The real value of photo ID's is in forensics, checking pictures against camera footage, spot checking ID's as part of an audit, etc. Anytime there is a reason for greater scrutiny of the security process, having photographs of faces is a huge advantage.
Because of this, I tend not to take the usual photo ID's all that seriously. If the shit hits the fan and someone needs to match up my face to an official photo record of me as an authorized person, the official photo doesn't need to be perfect. So I like to make silly faces for photo ID's.
Here's my photo ID from one of my first jobs as a tech support rep at Infinet:
I even wore a special shirt for the occasion!
Here's a set of goofy pics I've taken for access to 111 8th Ave (the old Port Authority building) in NYC, probably the city's largest telco hotel:
And here's what my photo ID looked like for Digital Realty Trust (DRT) when they were a datacenter provider for Logicworks:
A great story about that DRT one: Once, when my parents were visiting, I took them on a tour of Logicworks' datacenter facilities (they are computer professionals too, retired) and when we got to the front desk and I provided my ID the staffer yelled out "Hey! You're that guy!" I had no idea what he was talking about until he turned his screen around and we could see my face taking up half his screen. Apparently the security software that DRT used would show a huge catalog of faces in the interface when a user was searching for someone, so my silly face became famous among their operations staff. Since I didn't visit the datacenter often he was delighted to get a chance to meet the crazy guy whose face always jumped out of the photo lineup.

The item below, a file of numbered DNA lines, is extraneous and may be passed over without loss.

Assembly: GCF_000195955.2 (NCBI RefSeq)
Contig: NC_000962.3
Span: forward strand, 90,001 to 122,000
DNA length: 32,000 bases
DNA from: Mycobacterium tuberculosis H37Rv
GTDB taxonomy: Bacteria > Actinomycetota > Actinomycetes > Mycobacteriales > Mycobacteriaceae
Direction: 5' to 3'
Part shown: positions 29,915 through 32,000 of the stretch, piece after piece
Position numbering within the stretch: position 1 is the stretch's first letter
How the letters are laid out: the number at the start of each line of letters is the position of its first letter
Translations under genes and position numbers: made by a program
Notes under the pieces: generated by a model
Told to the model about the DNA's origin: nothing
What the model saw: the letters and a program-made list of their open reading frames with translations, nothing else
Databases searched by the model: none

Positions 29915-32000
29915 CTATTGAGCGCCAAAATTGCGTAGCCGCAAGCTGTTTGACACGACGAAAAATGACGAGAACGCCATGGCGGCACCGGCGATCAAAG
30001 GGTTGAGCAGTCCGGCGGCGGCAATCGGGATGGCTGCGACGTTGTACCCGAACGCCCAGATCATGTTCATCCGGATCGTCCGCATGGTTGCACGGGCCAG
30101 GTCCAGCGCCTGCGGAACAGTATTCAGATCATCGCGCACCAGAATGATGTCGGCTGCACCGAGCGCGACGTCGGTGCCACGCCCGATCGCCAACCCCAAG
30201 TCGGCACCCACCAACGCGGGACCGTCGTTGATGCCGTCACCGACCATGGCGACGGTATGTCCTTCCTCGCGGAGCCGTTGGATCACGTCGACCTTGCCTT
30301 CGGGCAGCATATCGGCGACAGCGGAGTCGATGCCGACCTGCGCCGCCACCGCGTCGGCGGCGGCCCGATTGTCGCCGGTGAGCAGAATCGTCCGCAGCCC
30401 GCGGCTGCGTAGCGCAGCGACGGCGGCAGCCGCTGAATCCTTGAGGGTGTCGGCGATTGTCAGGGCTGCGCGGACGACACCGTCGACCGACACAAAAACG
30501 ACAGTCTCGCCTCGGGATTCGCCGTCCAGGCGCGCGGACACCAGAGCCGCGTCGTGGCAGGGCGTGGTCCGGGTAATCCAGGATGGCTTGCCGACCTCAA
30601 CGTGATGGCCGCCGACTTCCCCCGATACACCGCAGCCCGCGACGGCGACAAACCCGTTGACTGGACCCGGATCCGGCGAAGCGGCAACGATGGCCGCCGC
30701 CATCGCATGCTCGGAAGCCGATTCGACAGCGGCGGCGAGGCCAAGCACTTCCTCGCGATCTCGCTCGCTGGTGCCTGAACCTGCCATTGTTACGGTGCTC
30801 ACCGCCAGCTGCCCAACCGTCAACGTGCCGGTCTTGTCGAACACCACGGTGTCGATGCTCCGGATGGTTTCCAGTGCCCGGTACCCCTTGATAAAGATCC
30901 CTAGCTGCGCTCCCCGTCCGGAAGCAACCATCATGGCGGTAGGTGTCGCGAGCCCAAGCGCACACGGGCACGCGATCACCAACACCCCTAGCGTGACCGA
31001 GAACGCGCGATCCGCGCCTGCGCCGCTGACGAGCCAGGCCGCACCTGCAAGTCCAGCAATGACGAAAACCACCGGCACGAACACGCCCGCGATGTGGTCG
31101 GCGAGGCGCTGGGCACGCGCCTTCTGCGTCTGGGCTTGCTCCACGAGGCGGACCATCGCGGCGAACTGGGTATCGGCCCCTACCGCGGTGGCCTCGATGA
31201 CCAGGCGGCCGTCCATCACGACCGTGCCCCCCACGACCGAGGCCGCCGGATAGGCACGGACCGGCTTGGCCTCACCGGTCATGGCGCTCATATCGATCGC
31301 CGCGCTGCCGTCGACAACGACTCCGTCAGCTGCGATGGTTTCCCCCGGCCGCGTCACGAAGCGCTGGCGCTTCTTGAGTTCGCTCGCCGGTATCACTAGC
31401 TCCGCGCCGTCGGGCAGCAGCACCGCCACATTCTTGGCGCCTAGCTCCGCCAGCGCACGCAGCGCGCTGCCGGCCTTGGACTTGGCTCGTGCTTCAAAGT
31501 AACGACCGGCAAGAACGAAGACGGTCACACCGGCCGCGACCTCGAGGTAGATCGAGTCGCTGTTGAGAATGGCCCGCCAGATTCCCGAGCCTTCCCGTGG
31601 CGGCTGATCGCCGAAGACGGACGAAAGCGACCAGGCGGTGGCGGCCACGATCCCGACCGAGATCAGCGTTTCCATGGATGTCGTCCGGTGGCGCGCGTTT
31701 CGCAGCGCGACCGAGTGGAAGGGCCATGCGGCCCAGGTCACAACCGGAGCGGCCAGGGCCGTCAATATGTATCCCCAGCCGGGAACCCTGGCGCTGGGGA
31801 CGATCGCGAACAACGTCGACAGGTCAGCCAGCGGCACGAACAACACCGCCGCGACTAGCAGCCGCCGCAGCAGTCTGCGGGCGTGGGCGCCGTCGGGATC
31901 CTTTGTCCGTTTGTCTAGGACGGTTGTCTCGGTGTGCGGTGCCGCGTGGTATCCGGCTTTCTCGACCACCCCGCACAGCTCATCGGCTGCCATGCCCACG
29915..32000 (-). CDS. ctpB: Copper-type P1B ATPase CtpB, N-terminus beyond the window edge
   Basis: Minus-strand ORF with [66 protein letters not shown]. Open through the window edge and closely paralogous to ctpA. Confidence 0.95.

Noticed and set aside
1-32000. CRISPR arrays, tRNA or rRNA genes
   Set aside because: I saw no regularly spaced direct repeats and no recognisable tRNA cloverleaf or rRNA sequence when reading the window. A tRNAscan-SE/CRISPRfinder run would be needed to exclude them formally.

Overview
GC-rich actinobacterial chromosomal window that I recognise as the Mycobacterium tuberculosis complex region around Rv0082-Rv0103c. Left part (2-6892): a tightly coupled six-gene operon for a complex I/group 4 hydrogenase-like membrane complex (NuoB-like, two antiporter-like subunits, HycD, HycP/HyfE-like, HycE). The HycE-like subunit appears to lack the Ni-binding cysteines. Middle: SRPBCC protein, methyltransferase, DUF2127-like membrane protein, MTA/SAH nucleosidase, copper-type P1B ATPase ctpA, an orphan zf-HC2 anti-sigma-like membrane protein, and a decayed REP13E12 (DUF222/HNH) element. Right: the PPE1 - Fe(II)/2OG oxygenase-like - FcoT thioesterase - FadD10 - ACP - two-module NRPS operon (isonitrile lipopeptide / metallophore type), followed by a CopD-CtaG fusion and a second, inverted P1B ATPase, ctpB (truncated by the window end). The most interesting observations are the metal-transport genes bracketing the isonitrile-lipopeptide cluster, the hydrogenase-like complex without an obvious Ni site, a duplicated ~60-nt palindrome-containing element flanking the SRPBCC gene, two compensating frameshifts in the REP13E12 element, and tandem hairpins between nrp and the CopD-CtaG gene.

In Spring of 2008 Logicworks moved into their office at 155 6th Ave in Soho, NYC. The building was run by Trinity Real Estate, one of the largest landowners in the city, and the corporation responsible for managing the land granted to Trinity Church by Queen Anne in 1705. They were a good landlord, but very picky about rules and regulations. When it came time to get building ID's they had very specific rules about the photographs we could submit. No open-mouth smiles, the face couldn't be too big or too small in the frame, white background, etc.
I wasn't having this. I assumed that their security office had provided the rules just to maintain some order in their photo catalog, so I tried to submit my usual goofy smile. It was rejected! Annoyed, I decided to submit a few more.
Rejected. (I can't blame them, it is a pretty poor photoshop)
Rejected again. (another terrible photoshop)
By this point weeks had passed and it was getting uncomfortable with the front desk staff. They kept asking why I didn't have an ID and I just kept stalling, saying that it must be delayed by their security office. I decided that I needed to get legit with my ID but I hated the idea of the usual placid grin so I submitted a picture with my face looking as dumb as I possibly can, yet still plausible enough to be my actual face that they couldn't reject it.